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Technossus at Comic-Con: A Sea of Fun-loving, Nerdy Humanity

Technossus at Comic-Con
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Technossus at Comic-Con: A Sea of Fun-loving, Nerdy Humanity

Last week, members of the Technossus family made the trek to the granddaddy of popular arts conventions, San Diego Comic-Con. One of our own even helped actually put on the show, lending his technical acumen to the event.

The convention is put on every year by the nonprofit San Diego Comic Convention, Inc. and is the largest convention of its type, drawing well over 150,000 attendees to the historic downtown Gaslamp district. The big draw are the numerous celebrities, cosplay, gaming, and comic-infused panels. Its sister show, Wondercon, is also a big draw around Easter.

Some of the Technossus family enjoyed spending their Saturday in the main exhibit hall. CEO Ravnish Bhalla brought his son and his friend.

“I’d been thinking of going to this annual event for years and we finally got to go for the first time this year,” CEO Ravnish Bhalla said. “This wasn’t so much an event as it is an experience, and what an experience it was: an unbelievable sea of fun loving, nerdy humanity.”

“The boys went nuts, like kids in a candy store: a candy store where there’s also an isle of video games, an isle of movies, and tons of costumed and real world actors walking around. ‘The best day of my life’ said my son — and he’s 12 so he’s been around a while.”

Bob Stavrou, Vice President of Business Development, was no first-timer, but rather was returning to the convention after a short break. “The last time I was at Comic Con was in 1976, and a lot has changed. Great being there with my boys!”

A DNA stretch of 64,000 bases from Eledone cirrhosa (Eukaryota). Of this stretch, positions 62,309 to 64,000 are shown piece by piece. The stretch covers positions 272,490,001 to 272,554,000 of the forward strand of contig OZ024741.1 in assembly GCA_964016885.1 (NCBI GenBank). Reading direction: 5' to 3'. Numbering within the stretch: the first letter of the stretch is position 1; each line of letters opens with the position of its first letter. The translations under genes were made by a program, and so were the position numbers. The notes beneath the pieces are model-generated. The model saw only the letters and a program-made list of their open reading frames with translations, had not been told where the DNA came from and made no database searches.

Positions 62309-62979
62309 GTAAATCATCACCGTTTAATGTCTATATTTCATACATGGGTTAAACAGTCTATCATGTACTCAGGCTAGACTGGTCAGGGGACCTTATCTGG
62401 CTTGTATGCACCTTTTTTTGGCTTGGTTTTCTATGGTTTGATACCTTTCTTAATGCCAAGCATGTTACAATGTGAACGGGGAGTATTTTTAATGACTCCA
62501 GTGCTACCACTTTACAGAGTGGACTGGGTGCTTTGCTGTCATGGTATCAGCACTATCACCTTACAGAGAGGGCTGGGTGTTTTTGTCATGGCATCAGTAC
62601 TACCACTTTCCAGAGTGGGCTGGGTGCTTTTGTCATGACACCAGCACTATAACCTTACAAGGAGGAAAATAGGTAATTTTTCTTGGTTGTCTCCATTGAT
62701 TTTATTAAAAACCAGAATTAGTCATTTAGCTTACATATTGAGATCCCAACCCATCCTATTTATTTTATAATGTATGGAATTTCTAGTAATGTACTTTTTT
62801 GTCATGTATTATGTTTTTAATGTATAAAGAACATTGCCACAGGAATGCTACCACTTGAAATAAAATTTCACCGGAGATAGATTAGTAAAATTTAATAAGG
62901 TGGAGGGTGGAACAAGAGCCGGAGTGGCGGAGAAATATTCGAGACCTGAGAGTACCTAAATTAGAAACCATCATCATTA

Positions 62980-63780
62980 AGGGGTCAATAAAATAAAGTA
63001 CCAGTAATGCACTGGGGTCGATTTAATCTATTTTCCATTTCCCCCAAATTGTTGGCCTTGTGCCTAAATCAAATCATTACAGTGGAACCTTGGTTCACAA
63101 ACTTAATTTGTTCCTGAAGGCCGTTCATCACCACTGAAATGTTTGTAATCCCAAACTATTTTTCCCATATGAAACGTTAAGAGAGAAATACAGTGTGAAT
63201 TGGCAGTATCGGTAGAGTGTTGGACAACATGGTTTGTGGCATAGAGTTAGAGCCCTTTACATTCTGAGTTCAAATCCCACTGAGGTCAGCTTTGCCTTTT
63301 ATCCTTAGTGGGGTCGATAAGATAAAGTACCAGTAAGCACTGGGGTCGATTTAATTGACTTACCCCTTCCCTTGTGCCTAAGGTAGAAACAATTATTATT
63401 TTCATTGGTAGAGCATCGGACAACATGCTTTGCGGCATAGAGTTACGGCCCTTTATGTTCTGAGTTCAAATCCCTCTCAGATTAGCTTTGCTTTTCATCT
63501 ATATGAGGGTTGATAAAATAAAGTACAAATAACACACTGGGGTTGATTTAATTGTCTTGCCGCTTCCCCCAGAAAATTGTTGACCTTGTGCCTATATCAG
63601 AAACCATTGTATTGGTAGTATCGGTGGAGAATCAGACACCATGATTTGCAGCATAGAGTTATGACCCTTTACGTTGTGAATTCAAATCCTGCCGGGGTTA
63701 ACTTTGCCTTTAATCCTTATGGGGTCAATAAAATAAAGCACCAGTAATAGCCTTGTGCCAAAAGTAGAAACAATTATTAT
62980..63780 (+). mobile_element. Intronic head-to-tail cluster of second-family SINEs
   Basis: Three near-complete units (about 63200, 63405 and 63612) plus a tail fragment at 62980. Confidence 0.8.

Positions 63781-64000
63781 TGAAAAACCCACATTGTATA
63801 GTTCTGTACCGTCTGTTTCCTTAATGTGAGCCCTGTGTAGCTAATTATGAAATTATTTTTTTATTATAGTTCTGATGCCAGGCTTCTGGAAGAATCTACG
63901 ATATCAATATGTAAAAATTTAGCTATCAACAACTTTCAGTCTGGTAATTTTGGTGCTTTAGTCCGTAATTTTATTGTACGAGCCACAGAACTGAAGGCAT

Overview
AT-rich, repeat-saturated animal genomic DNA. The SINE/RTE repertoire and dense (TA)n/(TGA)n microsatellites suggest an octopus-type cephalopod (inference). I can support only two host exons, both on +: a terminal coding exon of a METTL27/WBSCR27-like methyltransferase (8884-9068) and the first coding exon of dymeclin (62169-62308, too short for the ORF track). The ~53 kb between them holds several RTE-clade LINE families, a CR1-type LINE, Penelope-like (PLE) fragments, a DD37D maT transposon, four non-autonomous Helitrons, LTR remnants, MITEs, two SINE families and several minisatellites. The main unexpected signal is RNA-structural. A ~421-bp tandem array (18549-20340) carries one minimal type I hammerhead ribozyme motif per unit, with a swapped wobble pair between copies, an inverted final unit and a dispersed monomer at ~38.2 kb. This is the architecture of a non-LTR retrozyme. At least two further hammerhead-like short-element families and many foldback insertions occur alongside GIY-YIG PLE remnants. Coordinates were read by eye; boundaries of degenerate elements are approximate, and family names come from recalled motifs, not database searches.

Comic-Con veteran and Technossus technical lead Ian Branson once again brought his skills to bear for the show, wearing a variety of hats throughout the event. His mainstay, systems architecture and development, was his primary focus this year. Throughout his relationship with the Comic-Con organization, Ian has focused his efforts on combatting the increased levels of scalping — a major concern given the massive popularity of the event. Working in concert with the ticketing staff, Ian worked to modernize some of the legacy systems in place for combatting this abuse.

Other areas where Ian’s talents were put to use included managing a staff of 60 volunteers to run an off-site ticketing center, and he also served as the assistant music director for the Masquerade, the centerpiece of Comic-Con experience. The Masquerade is a show/pageant/contest dedicated to showcasing the costuming talents of the contestants playing to a nearly full Ballroom 20 — a space that holds about 3,500 people.

Until next year!